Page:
Aw, honey–I know, it sucks. And “morning sickness” is a misnomer–some women get it in the afternoon or at night; some women have it all day, etc. etc.
First of all, don’t panic about the baby just yet. There are a lot of women (myself included) who LOST weight in the first trimester just because of morning-sickness and general nausea or loss of appetite. The good (or bad news, depending on your outlook!) is that the fetus will take what it needs from you first and it’s you that will end up suffering before it. Plus, at this stage in the game, it’s itty bitty–how many resources do you think it needs at this junction? I worried too about my nutrition and what it was doing to baby and WANTED to be Ms. Kale Goddess, but couldn’t and fretted about this to my OB, who responded, “The first trimester is a battle. The goal is to survive. If that means cheese and crackers, then eat cheese and crackers.”
That said, if you really can’t hold down food and the condition is not improving, call your doctor. There are medications out there that might be able to help wtih the nausea (with varying degrees of success) and although uncommon, it’s not unheard of for pregnant women to have to be admitted to the hospital for IVs if they can’t eat anything (but that’s sort of extreme). Plus, at the end of the day, if the nausea is so pervasive that you can’t go to work or something, then you and your doc should try to find a work-around.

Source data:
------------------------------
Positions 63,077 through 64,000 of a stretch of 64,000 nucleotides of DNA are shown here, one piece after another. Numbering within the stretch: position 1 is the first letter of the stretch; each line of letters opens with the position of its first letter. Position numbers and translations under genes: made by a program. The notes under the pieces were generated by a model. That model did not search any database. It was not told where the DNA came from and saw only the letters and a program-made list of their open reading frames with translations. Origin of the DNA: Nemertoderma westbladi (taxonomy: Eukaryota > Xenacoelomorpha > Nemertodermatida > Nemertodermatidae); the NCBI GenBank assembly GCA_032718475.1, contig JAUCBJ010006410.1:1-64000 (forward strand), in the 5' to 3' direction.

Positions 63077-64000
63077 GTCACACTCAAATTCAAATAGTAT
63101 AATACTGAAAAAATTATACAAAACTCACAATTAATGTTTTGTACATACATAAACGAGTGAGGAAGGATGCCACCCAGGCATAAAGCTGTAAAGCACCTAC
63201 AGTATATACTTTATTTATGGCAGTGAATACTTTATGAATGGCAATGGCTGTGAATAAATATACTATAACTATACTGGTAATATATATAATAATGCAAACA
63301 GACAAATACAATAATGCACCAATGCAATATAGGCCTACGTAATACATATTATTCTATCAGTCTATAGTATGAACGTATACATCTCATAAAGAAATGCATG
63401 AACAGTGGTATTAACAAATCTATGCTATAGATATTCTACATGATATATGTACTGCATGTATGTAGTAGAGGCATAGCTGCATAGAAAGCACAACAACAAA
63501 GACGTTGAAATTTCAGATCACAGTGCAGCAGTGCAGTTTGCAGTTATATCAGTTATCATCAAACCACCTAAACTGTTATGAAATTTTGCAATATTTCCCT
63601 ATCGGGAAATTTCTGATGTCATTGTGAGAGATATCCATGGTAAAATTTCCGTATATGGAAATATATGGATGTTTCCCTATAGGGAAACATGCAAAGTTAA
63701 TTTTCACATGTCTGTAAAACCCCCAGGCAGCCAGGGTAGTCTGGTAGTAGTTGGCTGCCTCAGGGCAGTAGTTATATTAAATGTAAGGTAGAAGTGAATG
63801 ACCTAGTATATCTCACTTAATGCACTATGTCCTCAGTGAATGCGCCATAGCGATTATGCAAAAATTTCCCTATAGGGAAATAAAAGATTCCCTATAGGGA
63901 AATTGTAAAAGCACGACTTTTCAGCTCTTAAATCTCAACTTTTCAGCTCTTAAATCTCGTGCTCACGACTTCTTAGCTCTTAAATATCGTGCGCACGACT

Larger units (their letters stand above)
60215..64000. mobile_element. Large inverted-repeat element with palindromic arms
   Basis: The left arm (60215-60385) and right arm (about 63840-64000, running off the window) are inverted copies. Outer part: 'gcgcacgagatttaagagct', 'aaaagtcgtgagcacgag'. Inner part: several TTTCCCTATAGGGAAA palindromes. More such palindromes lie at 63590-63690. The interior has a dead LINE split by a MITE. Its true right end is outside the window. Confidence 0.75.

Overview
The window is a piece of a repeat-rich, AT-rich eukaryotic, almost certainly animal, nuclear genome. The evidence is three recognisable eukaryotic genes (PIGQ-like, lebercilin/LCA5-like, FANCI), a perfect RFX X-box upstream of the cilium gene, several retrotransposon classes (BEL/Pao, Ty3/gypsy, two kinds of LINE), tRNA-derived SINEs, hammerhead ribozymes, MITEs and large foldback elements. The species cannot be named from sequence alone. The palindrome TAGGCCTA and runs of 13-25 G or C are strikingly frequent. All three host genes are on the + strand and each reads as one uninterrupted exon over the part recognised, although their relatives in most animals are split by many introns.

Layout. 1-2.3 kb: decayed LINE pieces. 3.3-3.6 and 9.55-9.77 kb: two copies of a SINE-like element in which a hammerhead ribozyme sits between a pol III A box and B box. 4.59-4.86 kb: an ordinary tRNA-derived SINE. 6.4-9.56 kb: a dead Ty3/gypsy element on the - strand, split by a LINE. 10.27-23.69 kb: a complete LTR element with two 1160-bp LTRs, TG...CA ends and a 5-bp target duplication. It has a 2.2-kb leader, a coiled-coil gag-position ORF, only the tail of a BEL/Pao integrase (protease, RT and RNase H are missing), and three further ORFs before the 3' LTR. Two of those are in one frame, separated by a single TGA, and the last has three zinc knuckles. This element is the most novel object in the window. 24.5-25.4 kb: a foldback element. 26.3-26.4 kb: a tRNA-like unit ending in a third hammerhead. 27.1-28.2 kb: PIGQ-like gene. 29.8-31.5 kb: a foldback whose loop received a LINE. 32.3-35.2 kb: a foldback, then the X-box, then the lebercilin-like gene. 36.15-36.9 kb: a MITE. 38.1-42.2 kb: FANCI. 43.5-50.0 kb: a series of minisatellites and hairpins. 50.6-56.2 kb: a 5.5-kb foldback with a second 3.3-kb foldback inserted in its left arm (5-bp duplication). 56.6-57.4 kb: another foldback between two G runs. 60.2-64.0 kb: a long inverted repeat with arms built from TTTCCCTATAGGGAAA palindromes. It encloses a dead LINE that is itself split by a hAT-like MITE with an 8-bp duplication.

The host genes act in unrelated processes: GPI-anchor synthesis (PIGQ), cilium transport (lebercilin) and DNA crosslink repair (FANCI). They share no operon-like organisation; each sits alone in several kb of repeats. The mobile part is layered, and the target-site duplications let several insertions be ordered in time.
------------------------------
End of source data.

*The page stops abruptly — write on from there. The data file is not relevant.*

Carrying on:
As far as home treatment goes, to echo PP:
1. Try not to allow yourself to go hungry. Nausea sometimes is the result of NOT eating as opposed to eating. Keep a stash of something easy to digest, like saltines, at your bedside and eat a few when you first get up. Eat smaller amounts more frequently than trying to eat meals.
2. Try taking your prenatal vitamin at night before you go to bed. Sometimes it’s a little “intense” on the body.
3. Try popsicles and/or sucking on hard candy. I went a week eating nothing but popsicles and skittles. Not healthy, but it got me through it.
4. Try eating a little ginger. I always have a bottle of pre-minced ginger in the refrigerator for cooking (you can get it at most grocery stores), and I’d add a teaspoon or two to regular ginger ale. It’s more helpful if you can let the ginger ale go flat before drinking too.